SCSI was always shakey for all devices. As soon as they make the SCSI emulation code shakey for disks as well as tapes, the emulation will be perfect!
Though it sure is fun to talk about the ritual of the two terminations.
On Windows/Linux/FreeBSD/x86 I've had many problems setting things up and getting decent throughput and I think it's just I've always had cheap/old/dubious SCSI cards.
- Adaptec AHA-2940U2W w/ internal and external ports
- IBM UltraStar 9 GB (!) U2W 25L1910
- SCSI Plextor CD burner (before DVDs existed)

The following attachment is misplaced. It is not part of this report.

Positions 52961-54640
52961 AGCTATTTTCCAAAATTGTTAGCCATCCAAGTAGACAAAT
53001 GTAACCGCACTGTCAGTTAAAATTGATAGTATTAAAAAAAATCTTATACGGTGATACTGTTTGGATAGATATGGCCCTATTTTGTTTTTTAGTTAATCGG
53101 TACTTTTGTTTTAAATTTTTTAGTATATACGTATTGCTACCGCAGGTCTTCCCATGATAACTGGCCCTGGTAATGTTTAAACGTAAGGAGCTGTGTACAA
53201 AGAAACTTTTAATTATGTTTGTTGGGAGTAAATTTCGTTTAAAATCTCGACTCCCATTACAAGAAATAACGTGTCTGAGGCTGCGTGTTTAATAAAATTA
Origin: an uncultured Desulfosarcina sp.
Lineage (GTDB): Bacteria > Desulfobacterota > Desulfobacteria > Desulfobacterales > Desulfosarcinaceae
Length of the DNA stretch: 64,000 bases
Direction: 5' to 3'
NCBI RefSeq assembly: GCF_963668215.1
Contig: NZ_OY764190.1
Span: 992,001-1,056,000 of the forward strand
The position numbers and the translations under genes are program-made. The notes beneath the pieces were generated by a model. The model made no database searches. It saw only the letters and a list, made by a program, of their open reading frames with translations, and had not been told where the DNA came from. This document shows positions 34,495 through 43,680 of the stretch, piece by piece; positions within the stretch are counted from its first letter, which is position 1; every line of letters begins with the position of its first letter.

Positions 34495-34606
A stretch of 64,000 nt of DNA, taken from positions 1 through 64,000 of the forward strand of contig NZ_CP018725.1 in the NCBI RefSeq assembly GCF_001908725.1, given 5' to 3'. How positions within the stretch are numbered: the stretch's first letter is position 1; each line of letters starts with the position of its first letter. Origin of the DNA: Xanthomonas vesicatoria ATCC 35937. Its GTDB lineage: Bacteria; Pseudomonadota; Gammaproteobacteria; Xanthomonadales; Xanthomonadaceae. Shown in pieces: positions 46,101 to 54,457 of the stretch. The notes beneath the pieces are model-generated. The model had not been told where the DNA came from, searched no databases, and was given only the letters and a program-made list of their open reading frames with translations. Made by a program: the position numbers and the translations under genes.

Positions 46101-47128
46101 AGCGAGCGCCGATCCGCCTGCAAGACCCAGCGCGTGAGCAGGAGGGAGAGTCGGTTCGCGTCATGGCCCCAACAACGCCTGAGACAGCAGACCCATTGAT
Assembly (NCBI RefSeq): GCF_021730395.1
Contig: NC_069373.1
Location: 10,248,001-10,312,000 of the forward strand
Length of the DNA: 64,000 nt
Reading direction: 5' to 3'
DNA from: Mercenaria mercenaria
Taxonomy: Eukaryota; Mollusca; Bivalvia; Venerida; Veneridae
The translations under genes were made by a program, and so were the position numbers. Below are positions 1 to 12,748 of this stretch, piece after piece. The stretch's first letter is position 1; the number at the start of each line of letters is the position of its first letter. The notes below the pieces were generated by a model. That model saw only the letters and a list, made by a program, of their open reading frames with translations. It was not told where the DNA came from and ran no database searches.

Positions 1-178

- IOmega ZIP External SCSI drive
- Plextor External SCSI CD changer
- SCSI scanner
- Internal TEAC SCSI 3.5" floppy drive
- Internal SCSI tape drive
For the era, SCSI worked pretty well. That was back in the day when I had an early Zalman copper CPU heatsink with its 7k RPM, 1U-server-loud Delta fan.
PS: I was the sysadmin for a lab with a Sun 4, Sun SPARCstation 20, AIX, SCO and HP-UX boxes. There were some Linux and Windows 3.1/NT boxen too. All networked together, each had a valid IP from a routable Class C and named after Simpson characters.
Temlib was mentioned in one of the comments here last year: https://news.ycombinator.com/item?id=21303446
I wonder if it's been used on a Pano Logic G2.
Okay - THAT I will want to buy, if it ever materializes.
Code itself is one of the very few things that doesn't rot. Your execution environment might, but that's what emulators like this are for. :P